Nice balance to this wine and (to me) a step up in class from first three wines.
My second favourite wine of the night.
Price: £39.95 from Vinorium.
Ch. Phelan Segur
Very dark colour from this St. Estèphe (left bank) wine, with rick black coffee and dark chocolate (as well as hedgerow fruits) on the nose. Comments included a touch of “Lucky Strike” smokiness (seriously specific that one and a sign, perhaps, of someone’s misspent youth – it wasn’t made by me as I was more a Camel man in my misspent youth 😁).
On the palate there was spice and plenty of fruit. I would described it as a juicy wine. Scored overall second on the night (18 points) – it was my third place wine
Price: £51.95 from James Nicholson Wines.
Ch. Pichon Longueville Reserve de la Comtesse
Great nose from this second wine of Château Pichon Lalande (Pauillac – left bank), with cedar, pencil shavings, dark fruits (blackcurrant and cassis) and a distinct earthiness. Ripe, cassis infused, dark fruits on the palate with a long, lovely finish.
Majority of the room loved it (me included), with it being the clear winner of the wine of the night, but there were a couple of dissenting voices. Is it worth the money – nigh on double the price of the La Tour Carnet – though? Hmmm not sure personally.
Price: £74.95 from Mumbles Fine Wines.
Quite an initial meaty nose from this Moulis (left bank) wine, with a touch of herbal (basil) which gave way to black fruits. On the palate it was a bit austere and lacking in finese. Split the room with some thinking it a touch oxidised and hot, whereas others very much liked it. Most (including me – I thought it was OK) viewed it as a drop in class from the previous 3 wines.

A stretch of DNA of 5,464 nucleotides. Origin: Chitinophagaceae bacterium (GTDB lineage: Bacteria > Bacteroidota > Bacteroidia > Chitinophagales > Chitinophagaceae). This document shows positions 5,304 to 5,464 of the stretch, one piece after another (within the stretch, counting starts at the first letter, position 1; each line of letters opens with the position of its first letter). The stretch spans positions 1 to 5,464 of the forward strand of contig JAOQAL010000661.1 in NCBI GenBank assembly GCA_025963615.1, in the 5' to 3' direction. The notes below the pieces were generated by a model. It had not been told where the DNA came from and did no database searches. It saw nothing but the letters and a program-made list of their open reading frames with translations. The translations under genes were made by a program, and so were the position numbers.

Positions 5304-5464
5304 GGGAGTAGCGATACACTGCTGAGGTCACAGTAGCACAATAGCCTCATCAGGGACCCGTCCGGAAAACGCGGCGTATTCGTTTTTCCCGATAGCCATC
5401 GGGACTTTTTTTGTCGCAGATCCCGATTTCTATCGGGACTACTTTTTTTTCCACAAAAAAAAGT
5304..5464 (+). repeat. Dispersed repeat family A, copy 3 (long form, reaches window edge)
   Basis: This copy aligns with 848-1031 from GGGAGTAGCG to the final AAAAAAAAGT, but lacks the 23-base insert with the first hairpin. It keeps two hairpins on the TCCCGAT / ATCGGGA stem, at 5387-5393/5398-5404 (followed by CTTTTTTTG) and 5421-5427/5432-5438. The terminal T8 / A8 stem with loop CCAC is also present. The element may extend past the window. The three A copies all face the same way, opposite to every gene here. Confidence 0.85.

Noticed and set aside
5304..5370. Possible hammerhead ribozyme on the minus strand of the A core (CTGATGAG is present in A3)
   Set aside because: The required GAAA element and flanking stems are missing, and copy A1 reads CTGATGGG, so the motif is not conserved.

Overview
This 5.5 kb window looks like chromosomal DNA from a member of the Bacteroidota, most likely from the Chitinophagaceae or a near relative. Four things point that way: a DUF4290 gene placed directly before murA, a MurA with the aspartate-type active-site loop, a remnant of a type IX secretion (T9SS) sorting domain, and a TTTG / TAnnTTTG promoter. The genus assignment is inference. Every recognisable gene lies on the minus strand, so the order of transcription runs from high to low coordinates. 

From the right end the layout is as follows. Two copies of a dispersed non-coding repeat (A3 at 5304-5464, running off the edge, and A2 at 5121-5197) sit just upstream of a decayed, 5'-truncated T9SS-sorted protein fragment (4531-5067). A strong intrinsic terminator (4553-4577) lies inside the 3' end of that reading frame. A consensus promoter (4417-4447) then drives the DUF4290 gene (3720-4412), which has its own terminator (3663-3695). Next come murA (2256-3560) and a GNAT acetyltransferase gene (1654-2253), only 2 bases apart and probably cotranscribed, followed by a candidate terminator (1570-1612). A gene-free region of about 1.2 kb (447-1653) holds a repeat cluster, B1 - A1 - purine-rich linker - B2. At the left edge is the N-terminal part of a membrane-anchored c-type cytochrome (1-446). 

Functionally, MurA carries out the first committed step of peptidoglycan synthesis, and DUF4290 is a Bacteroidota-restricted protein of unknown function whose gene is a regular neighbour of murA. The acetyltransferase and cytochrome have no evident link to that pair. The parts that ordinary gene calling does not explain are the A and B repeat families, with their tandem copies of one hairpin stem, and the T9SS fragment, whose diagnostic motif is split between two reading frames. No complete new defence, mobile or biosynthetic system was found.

Price: £39 from Tanner Wine Merchant.
This final wine (another St. Estephe – left bank) had blackberry, sweet spice and graphite on the nose and sweet fruit (blueberry) on the palate. The Petit Verdot in the blend, to me, came through quite distinctly. Nice but not quite as good as wines 4, 5 and 6 (scored 4th on night).
Price: £44.34 from Christoper Piper Wines.
Great tasting, as is always the case with the Mystere Wine club, with some really good wines on show that are not (mostly) at break the bank prices. I often bypass Bordeaux as unaffordable, but after this tasting will pay more attention.
My top three on the night were
The room was of a similar opinion, but had the Phelan Segur 2nd and the La Tour Garnet 3rd.
Best value wine on the night (for me) was the Ch. La Tour Garnet – great wine for under £40. Taking price into account this is the one I would most probably look to buy (may also look at the Carbonnieux)
Whilst these wines are certainly not cheap I think they are fair value (certainly as against the big boys of Bordeaux, with a Ch. Haut Brion 2009 going for a mere £941.34 a bottle and a 12 litre bottle of Chateau Margaux 2009 on sale at £122,000😱) and are well worth a look if you want to celebrate. Not a bad option, a decent claret, with your Christmas Turkey or beef.
Still plenty of life in these wines, so whilst already drinking well they will certainly keep.
If you are looking for afforable good Bordeaux, have a chat with Gilbert at Viader Vintners or you local indie wine merchant (Bottle Shops in Cardiff and Penarth, Mumbles Fine Wines in Swansea and Chester wines in Abergavenny to name a few). They will see you right.
A fasinating tasting and a bargain at the £35 price in terms of trying wines of this quality.
If you are interested in joining the Mystere Wine Club (new members always welcome) tastings are on the first Wednesday of each month and there is a try before you buy option where you can come as a guest and just pay for the tasting (you can then formally joins – with a membership fee payable so best value to be had by joining at the start of the year – should you so wish). Drop me a DM or email (details on blog “about” page) if you are interested and I can pass on your details/you can come as my guest to try before you buy!
The clubs 2020 tasting schedule is below:
Looks a pretty interest line up.